Ginga Eiyuu Densetsu was released from 1988-2000 and was produced by Kitty Films, with animation done by Magic Bus and Artland studios. This OVA is an anime adaption of an award-winning science fiction novel series written by Yoshiki Tanaka. Though, the animation is dated, concentrating on that would be missing the point of the show. Ginga Eiyuu Densetsu is not a flashy action packed anime with tons of battles between giant robots or mutated monsters. Many would call this show's presentation "dry". This is because Ginga Eiyuu Densetsu, in true space opera fashion, focuses more on the "boring" and "realistic" parts of warfare: military logistics, casus belli, troop deployments, weapons manufacturing, and pre-battle maneuvering.
Maps illustrating space fleets flanking and outmaneuvering enemy fleets.
This space opera show has a wealth of characters. So many, that the first time a character appears in every episode their name is subtitled under them. This is to help the audience keep track of every character's plot line. The battles are sobering, as we watch fleets of tens of thousands of ships with millions of soldiers fight over entire planets and strategically vital star systems. Nuclear weapons are readily deployed, and the scale of the conflict is unsurpassed in any fictional medium. Not even the scifi/fantasy epic Star Wars shows warfare at the sheer level and minute detail of Ginga Eiyuu Densetsu.
With 110 episodes, every minute is taken advantage of to examine the lore of this universe; this includes informative visual aids of all the different ship models.
Ginga Eiyuu Densetsu is not light on the violence and graphic content either. What an attentive viewer can appreciate is the way the violence and sexual content is handled by the storytellers. It is not sensationalized like many other shows, (both anime and live-action programs are guilty of this). Rather, the the mature content is handled respectfully and as a means to serve the plot. That is not to say that this OVA has a lack of this kind of content.
Hard to believe that at the time this was considered risque for anime.
The Anime Without a Peer
If their is one thing anime fans love more than actual anime, it is debating other anime fans about what is the best anime. We've all heard the arguments: Bleach vs. Naruto, Death Note vs. Code Geass: Hangyaku no Lelouch, Pokemon vs. Yu☆Gi☆Oh!, One Piece vs. Everything...etc.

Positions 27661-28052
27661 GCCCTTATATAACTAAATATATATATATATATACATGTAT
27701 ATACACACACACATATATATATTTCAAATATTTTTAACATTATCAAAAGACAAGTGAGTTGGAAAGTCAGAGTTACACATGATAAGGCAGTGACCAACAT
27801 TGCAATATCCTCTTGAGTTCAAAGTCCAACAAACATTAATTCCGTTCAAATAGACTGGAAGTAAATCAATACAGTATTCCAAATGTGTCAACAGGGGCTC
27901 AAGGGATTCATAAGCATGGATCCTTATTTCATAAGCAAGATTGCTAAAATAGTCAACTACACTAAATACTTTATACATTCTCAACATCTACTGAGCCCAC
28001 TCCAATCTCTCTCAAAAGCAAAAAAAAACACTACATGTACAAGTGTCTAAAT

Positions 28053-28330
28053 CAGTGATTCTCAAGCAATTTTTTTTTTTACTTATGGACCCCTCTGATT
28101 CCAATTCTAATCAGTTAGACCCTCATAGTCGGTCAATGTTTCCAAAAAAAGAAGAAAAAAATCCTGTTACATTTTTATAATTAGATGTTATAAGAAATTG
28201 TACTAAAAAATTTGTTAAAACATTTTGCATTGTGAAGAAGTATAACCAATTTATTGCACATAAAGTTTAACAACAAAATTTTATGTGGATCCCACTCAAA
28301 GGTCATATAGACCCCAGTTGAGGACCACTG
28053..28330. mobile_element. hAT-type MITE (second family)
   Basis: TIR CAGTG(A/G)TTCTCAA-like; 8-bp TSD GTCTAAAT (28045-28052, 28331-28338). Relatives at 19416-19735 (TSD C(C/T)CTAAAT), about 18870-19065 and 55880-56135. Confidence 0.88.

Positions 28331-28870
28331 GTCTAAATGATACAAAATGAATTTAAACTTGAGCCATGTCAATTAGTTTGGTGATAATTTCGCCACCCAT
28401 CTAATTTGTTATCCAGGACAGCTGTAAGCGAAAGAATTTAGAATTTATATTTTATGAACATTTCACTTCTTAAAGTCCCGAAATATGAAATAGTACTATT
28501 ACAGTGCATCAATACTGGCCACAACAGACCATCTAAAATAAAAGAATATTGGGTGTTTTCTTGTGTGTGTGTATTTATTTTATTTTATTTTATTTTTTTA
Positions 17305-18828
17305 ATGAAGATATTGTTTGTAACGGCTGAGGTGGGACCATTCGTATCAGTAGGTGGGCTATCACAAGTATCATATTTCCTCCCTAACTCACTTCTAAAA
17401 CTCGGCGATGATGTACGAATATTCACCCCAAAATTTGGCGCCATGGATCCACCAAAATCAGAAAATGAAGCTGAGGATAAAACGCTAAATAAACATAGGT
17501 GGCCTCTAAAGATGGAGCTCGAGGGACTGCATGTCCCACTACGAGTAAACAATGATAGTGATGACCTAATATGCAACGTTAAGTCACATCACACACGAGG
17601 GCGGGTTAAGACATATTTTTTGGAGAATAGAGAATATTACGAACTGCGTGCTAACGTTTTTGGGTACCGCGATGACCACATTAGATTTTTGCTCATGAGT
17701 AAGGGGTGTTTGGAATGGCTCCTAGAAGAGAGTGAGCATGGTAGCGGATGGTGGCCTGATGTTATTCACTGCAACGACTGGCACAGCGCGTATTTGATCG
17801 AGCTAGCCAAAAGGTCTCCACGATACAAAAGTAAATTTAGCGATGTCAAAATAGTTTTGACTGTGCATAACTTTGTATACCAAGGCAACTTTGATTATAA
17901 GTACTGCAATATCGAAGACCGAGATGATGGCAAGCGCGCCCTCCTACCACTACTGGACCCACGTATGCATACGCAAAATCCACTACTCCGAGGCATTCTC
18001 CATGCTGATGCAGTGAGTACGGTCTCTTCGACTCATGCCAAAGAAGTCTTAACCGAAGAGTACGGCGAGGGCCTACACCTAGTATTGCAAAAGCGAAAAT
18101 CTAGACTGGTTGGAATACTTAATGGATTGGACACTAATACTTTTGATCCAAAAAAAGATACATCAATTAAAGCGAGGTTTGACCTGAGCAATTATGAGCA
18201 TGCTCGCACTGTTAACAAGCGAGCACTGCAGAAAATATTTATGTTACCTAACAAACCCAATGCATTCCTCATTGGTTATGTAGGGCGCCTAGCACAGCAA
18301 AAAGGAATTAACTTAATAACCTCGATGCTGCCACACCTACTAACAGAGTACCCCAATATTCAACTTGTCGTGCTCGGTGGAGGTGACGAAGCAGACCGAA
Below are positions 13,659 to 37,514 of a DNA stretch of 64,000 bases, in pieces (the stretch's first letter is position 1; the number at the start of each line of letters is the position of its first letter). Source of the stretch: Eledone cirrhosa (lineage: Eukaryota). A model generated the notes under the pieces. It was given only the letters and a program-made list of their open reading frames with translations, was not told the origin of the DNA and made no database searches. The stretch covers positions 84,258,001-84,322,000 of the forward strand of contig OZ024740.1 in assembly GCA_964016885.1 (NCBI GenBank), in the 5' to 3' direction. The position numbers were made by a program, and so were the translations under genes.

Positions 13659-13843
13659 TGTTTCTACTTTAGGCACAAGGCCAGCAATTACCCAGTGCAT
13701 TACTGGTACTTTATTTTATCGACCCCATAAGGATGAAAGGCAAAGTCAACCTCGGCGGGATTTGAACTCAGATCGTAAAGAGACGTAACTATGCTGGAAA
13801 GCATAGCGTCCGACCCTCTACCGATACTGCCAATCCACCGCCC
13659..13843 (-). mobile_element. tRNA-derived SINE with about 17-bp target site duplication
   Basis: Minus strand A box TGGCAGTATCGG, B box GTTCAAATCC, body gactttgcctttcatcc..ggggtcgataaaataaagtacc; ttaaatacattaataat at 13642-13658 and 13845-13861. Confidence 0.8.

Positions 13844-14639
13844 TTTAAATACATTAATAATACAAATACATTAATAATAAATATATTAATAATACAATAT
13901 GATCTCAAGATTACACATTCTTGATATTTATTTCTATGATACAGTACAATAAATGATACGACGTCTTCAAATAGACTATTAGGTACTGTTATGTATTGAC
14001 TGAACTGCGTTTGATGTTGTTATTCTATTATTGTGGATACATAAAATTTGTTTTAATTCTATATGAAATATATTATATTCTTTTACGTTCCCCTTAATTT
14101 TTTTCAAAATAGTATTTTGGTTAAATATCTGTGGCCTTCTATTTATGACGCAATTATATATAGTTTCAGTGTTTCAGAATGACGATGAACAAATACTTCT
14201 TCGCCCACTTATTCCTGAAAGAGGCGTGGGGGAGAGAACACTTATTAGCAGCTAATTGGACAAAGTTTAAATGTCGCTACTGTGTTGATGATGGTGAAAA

Ginga Eiyuu Densetsu vs.... ? I don't know of any other show, TV or OVA, that does what Ginga Eiyuu Densetsu does and at the level and quality of Ginga Eiyuu Densetsu. Neon Genesis Evangelion maybe? To me, that is like comparing apples to oranges. Neon Genesis Evangelion is an more intimate and introspective show, with a lot of ideas floating around, but a gigantic bombastic classical space opera following an enormous cast of characters over the span of 110 episodes, it is not.
Perhaps Mobile Suit Gundam: The 08th MS Team? After all it's an OVA too. This Gundam series is the personal favorite of many Gundam fans. It is a great show that looks at the wars and conflicts of the Gundam franchise from the point-of-view of the soldiers on the ground. Though this OVA is well worth a viewing, I don't know if you can fairly correlate it to Ginga Eiyuu Densetsu, and that is exactly the point I'm trying to make.
Ginga Eiyuu Densetsu is an OVA with no contemporary to really compare it too. This isn't a knock against other shows or a rejoicing of the "flawless merits" of Ginga Eiyuu Densetsu. This is all about personal taste and preference, but understand that their are many good reasons why Ginga Eiyuu Densetsu is still very popular, and getting a remake in 2017
The Milky Way Galaxy, the battleground of Ginga Eiyuu Densetsu.
To the Stars
Ginga Eiyuu Densetsu is not a show for everybody; it's dry, complex, and requires your constant attention. But many people have found Ginga Eiyuu Densetsu refreshing. Try to keep in mind this anime came to the United States in the 80's when Transformers and He-Man and the Masters of the Universe were the most popular animated cartoons on television. Westerners still didn't really understand Japanese anime. For its time, this OVA was revolutionary and attracted an audience that otherwise couldn't care less about anime, having previously viewed it as an entertainment medium solely meant for children and social outcasts. To this day Ginga Eiyuu Densetsu is the longest running OVA series and has the largest voice cast in anime with over 300 voice actors credited. More importantly, Ginga Eiyuu Densetsu showed the world, and the West, what an OVA and a space opera anime could achieve.